Needless to say we got a little tipsy from this, it was a funny experience as neither men spoke much English and we spoke no Albanian. They then drove us to a little kebab place where we ate tasty Greek salad and chips. Funnily enough we were soon sound asleep back at the hotel and looking forward to the next adventure!

Dubrovnik and the long walk


The following day we had plans to see as much of Dubrovnik as possible, so our first port of call was the cable car, it’s located just outside the city walls it costs £9 one way and £15 return, we opted for one way as we fancied hiking back down.  After travelling up and above the old city we had climbed around 412 metres to the top of mount srd and the views were actually incredible, it was a beautiful sunny morning with hazy scenery in the distance. 

We loved it up there and spent a good amount of time looking out over the Adriatic and spotting little islands in the distance. The views behind us over misty mountains was really cool too, showing you the contrasting geography of this part of the world.

There’s a huge cross up there, which you can see from the old town, it was destroyed in the 90s war but has since been rebuilt, it is also home to fort imperijal, built in the 1800s during the Napoleonic wars, it now houses a museum dedicated to the siege of Dubrovnik, a dark part of Croatia’s history during their war of independence when Serbian/Montenegro forces invaded and attempted to annex southern Croatia. It wouldn’t be our last history lesson on the 90s balkan wars. 

We walked around the fort and found the small track leading back down, it’s a nice walk and it was still cool early in the morning rather than blazing sun. With butterflies fluttering around us and a lizard scuttling about it was nature at it’s best. The path zig zags all the way down eventually descending into a wooded area before you emerge on the ourskirts of the old city. On the way down there were 12 plinths mounted at the end of each zig and zag. Though we weren’t sure about their significance other than religious depictions on them. 

Outside of the walls of Dubrovnik was just as quaint as inside with a proper Mediterranean feel to the place. I’ve always wanted to come to Dubrovnik since I was a teenager and it wasn’t letting me down so far! 

We thought as long as we continue downhill we would hit the coast and we were right! We came out into a little cove with a jetty and the clearest water I have ever seen, far cleaner and clearer than SE Asia. It was full of fish too so we sat and dangled our legs over the end of the jetty and watched all the different fish go about their business, even a few crabs were doing a bit of seaweed farming. 

One reason Dubrovnik has gained in popularity is Game of Thrones, the hit Tv show has filmed a lot of scenes here over the years and you can even do a guided tour! As luck would have it we found out that our little cove was one of the places a scene had been shot!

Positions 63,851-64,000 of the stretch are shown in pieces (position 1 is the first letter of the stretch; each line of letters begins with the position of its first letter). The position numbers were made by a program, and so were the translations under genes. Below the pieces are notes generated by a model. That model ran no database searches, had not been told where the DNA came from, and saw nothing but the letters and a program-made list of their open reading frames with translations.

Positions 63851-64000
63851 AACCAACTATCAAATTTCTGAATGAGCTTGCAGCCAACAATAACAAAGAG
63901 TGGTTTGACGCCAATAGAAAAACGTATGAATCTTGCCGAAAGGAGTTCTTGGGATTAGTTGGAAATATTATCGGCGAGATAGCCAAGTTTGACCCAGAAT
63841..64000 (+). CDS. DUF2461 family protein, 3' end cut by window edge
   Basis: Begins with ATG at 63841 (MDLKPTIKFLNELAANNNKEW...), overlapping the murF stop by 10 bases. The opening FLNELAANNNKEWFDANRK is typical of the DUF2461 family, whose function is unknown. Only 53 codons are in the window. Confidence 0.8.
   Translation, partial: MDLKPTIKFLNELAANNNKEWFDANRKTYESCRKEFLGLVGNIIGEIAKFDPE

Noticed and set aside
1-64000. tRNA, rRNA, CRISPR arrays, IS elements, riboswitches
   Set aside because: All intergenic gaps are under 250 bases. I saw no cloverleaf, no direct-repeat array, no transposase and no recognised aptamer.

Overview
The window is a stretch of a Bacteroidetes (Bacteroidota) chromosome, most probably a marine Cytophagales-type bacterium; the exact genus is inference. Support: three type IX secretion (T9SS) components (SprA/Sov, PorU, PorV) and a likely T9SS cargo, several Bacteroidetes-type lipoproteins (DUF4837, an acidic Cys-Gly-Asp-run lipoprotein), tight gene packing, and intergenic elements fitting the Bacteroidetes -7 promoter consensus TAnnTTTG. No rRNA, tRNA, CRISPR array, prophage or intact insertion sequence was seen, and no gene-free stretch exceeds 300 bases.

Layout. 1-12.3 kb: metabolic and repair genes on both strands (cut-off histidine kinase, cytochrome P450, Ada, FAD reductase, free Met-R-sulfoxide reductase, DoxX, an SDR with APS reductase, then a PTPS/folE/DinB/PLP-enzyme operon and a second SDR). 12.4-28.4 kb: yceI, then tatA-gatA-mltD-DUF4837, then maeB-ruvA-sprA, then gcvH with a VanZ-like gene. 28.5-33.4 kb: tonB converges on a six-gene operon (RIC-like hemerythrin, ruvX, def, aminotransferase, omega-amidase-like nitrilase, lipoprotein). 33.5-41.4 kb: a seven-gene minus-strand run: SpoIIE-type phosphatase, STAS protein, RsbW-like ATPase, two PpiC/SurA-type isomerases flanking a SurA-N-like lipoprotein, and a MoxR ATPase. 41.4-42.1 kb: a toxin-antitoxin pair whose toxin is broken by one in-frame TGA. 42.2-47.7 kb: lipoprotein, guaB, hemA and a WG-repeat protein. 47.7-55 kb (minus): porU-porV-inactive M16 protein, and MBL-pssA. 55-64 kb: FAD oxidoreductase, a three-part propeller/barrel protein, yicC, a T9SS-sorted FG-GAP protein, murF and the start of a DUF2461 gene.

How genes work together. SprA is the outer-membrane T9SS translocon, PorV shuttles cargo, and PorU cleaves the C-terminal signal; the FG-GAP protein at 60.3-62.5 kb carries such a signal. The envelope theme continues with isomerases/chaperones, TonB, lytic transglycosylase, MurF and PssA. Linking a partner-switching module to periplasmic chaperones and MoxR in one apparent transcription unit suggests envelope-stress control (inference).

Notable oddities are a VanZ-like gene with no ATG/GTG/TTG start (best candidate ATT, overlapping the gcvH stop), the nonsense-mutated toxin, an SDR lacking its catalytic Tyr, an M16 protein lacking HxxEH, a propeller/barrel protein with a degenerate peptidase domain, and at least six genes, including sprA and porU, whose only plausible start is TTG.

You could see why, and another filming location was above us Lovrijenac fortress is situated on a rocky outcrop and was used for shots of the red keep. 

We walked up to the keep and paid to go inside, you can get a multi ticket for Dubrovnik walls and the keep for around £17, or if you’re there for longer they do a Dubrovnik tour card. Dubrovnik Card

The keep itself doesn’t have much in it but it’s white walls and little nooks and crannies are great for exploring. We climbed to the top of the fortress for more views of Dubrovnik and it’s walls and out to sea. 

It’s definitely worth the short walk over especially with the bonus of the little cove. We left the keep and retraced our steps this time heading back behind the walls and into the city. Using our ticket we climbed up onto the ramparts and began the full circle of the walls of Dubrovnik. 

We could see back over to the cove and keep and over the whole of the red tiled roofs. 

It’s super pretty and luckily wasn’t too busy, I can imagine the whole place is a nightmare at the height of summer. 

There was some great scenery to look at as we took a leisurely pace around. Stopping for pistachio ice cream and a rest halfway along.  

We were pretty high at times and could see schools of fish glittering in the early afternoon sun. With little fishing boats moored up right beneath the walls. 

You can really see just how clear the water is here. 

We made it all the way round the walls and decided to grab some lunch.  We just got some bread, cheese, and meat with some soft drinks. The cheese was delicious while we planned our next move, we decided to do a boat trip but to save money we jumped on one of the many glass bottom boat trips advertised by the marina. 

We got one and set off leaving the pier behind us the boat followed the walls around, giving us a different perspective of Dubrovnik. 

We then looped round and some how got in a race with another boat towards the big island just off the coast. Lokrum island is a popular day trip and you can take a ferry over from Dubrovnik. 

We could see flashes of marine life as we went in and out of deeper and shallower water. 

The boat then went along the side of Lokrum island, investigating caves and little inlets along the way. Once round the island we went along the coast back towards Dubrovnik, going past more fortifications and some nice looking beaches that we took note of for later. 

The whole trip was around 45 minutes and cost 10Euro. Definitely worth it especially as we were only here for the day.

From the Marina we decided to head to one of the nearby beaches, so exiting the city once again we took a quick 5 minute stroll to the pebbly beach just south of the walls. 

We took a dip in the sea which was still pretty cold but a nice cold refreshment after trekking about for hours.  Then Sarah did some pebble and shell collecting as I lazed and read a book on kindle app. It started to cool down as evening began so we packed up our stuff and went back to the city. It was nice to have another couple of hours on the beach as we would be heading inland to Bosnia the next day. 

We took a long walk round to the hotel passing some random statues and buildings along the way before settling down for half an hour to decide where to eat. I used foursquare and it recommended a place called Barba.

It’s a trendy little place on the east side of the city just up from the main thoroughfare. We ordered an octopus burger and a shrimp salad to share. The salad was good and tasted fresh but the burger was to die for! Really meaty with a slight seaside taste to it, I think we could have both eaten one each. 

The cool thing about the place is the pens with which you can design a wooden fork to go on the wall there. This was my Wales/home town inspired masterpiece. 

While we were messing about with these the waitress brought us over a complementary oyster each! I think it was the nicest oyster I’ve had, though I still think they just taste of the sea. 

We had a couple more beers in a nearby irish pub that seemed to be the only place really open, but they were pretty pricey. After that we found a little place doing crepes! So we got dessert and demolished them before we got to the hotel. Once tucked up in bed we made our plans for the next day….our only obligation was a bus at 4pm for Mostar in Bosnia.